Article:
At level 4 he gets access to (if he has a bonus spell, which he probably will, but still, only if he has one) one use of Glitterdust or Mirror Image. Glitterdust is good enough that it wouldn't be out of place at third level, so this is certainly impressive compared to **** classes, but it's still one Glitterdust for four encounters in a day. Fights may only last 2-3 meaningful rounds (although, I have argued in the past, that people greatly underestimate what actual encounters "look" like when you follow all the guidelines) but that's still at least 7/8ths of the day that he's not casting Glitterdust at level 4, and instead casting.... well he's got a 3 first level spells! So I like that he can provide bonuses, ideally while doing things.
    One use of glitterdust or alter self (I think significantly better than mirror image, and it allows some non-combat utility in the form of upped mobility), along with three or four uses of charm person, silent image, grease, or, let's assume they picked a spell that doesn't scale well under the assumption that there's some early level emphasis going on, sleep. A lot of these spells continue to impact the battlefield just fine at the late game. It's not like silent image suddenly loses its versatility, or like charm person stops all its enemy turning, once you get second level spells. It's a set of spells that allows some solid combat impact, especially alongside bardic music, and some solid non-combat impact, especially alongside skills.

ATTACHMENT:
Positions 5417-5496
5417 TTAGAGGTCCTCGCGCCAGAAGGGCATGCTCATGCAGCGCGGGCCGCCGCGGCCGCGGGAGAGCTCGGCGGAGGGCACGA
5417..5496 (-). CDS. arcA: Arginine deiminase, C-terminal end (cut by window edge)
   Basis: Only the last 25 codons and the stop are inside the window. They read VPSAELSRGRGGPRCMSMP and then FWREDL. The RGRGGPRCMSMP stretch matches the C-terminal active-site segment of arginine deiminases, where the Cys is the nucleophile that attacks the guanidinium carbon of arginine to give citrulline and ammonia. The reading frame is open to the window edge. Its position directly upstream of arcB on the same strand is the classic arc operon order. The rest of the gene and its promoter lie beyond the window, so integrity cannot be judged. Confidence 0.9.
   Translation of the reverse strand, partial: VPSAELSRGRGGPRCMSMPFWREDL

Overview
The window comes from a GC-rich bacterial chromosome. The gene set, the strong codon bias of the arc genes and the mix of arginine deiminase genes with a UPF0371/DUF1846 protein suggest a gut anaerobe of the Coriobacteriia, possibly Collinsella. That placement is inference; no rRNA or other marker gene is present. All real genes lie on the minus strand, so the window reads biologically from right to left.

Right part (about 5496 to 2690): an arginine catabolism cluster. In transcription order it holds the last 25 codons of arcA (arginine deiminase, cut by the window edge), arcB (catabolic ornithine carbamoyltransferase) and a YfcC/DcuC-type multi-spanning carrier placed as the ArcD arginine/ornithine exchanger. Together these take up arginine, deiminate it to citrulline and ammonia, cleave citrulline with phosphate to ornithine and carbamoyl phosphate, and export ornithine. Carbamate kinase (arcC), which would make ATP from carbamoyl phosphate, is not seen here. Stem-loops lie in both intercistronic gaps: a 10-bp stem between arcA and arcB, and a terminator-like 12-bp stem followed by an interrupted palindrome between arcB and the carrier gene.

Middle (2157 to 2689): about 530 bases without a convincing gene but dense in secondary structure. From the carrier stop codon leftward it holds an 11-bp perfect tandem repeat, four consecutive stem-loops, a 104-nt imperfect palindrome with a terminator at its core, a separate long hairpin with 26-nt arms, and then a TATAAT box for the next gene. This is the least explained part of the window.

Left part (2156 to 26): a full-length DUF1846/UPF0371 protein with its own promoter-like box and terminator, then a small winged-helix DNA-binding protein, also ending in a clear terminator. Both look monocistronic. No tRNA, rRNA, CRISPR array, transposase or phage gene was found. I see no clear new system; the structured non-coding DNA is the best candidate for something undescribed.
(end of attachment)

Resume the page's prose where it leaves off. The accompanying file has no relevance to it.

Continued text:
But it only gets worse from there, because there aren't really any 3rd level spells that could be 4th level spells, so when a Bard is getting his first and only 3rd level spell at level 7, and he can once per day cast Haste or Stinking Cloud, or Dispel Magic, I'm just not impressed with that one round out of 8-10 in the day when he manages to emulate a level 5 Wizard, while the Wizard has at least 1 4th level spell per encounter, and falls back on actions that are as good or better than the spellcasting that is not just the Best the Bard can do, but literally a once a day thing for the Bard.
    Glibness. First of all. And no, this isn't a wizard. That's why wizards are tier one. But this is as compared to barbarians here, and if we're not using inspire courage optimization, rather bog standard barbarians at that. And I'd very likely prefer the stinking cloud or haste. Or frigging glibness, cause that spell could easily be fourth or even fifth level.
    While that was the Factotum, the Bard suffers from a similar problem in casting, being able to do something that was really cool 2-3 levels ago once a day just isn't that impressive at whatever level you are at, because 1) It' s not that cool anymore, 2) You can only do it once, and then you need to contribute to 8-10 more actions that day before you earn your keep.
    With a lot of these spells, I'm really not seeing where a loss in utility would happen. They just kinda start good and stay good. Sure, some of them might dry up, invisibility facing vision modes or sleep having obvious diminishing returns, but spells frequently hold power even late in the game, against high level foes.

    I think if the Bard earns his keep, it's with Inspire Courage optimization, not with really lackluster spellcasting that falls behind way too quick to be worth talking about as a major source of character power.